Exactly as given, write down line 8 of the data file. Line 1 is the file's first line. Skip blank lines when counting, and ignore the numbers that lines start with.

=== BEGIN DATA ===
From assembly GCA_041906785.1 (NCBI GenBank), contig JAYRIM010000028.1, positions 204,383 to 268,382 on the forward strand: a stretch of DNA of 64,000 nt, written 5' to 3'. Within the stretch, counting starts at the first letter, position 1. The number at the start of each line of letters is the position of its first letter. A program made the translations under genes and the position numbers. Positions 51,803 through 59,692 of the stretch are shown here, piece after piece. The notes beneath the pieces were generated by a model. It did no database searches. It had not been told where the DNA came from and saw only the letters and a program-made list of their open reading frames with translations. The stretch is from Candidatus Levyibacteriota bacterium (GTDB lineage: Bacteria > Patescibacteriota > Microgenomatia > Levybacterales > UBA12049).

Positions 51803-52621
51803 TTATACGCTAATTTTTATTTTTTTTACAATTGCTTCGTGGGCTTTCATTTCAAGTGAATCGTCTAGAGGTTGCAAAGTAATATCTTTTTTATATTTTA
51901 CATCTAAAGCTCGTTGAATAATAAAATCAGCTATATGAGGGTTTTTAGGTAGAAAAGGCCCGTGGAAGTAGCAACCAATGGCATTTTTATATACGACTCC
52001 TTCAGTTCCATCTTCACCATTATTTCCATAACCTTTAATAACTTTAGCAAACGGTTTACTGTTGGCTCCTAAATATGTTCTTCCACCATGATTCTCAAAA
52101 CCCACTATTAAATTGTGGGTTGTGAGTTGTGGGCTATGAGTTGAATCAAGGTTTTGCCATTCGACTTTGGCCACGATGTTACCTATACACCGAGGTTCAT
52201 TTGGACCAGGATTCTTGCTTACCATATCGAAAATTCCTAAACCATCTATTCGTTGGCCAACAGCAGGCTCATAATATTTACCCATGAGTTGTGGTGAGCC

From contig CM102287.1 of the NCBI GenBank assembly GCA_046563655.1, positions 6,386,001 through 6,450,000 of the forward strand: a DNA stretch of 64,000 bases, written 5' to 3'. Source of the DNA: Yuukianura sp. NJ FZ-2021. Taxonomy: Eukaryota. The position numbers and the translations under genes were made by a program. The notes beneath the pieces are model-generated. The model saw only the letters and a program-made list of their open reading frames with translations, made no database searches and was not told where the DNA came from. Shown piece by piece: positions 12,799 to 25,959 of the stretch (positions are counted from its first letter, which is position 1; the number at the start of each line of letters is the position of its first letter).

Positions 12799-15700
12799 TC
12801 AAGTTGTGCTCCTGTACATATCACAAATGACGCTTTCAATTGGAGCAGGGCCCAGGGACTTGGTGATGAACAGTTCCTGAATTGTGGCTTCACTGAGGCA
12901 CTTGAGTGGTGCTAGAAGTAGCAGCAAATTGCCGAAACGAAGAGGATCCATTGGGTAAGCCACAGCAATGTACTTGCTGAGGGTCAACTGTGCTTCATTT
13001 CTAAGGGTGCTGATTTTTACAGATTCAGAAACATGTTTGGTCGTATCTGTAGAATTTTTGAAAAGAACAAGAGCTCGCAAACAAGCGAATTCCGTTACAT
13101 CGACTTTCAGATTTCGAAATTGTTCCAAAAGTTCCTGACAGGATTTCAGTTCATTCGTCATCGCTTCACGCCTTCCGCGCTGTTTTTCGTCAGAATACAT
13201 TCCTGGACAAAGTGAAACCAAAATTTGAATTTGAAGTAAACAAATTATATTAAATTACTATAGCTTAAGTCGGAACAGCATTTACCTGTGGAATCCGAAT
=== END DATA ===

From contig CM102287.1 of the NCBI GenBank assembly GCA_046563655.1, positions 6,386,001 through 6,450,000 of the forward strand: a DNA stretch of 64,000 bases, written 5' to 3'. Source of the DNA: Yuukianura sp. NJ FZ-2021. Taxonomy: Eukaryota. The position numbers and the translations under genes were made by a program. The notes beneath the pieces are model-generated. The model saw only the letters and a program-made list of their open reading frames with translations, made no database searches and was not told where the DNA came from. Shown piece by piece: positions 12,799 to 25,959 of the stretch (positions are counted from its first letter, which is position 1; the number at the start of each line of letters is the position of its first letter).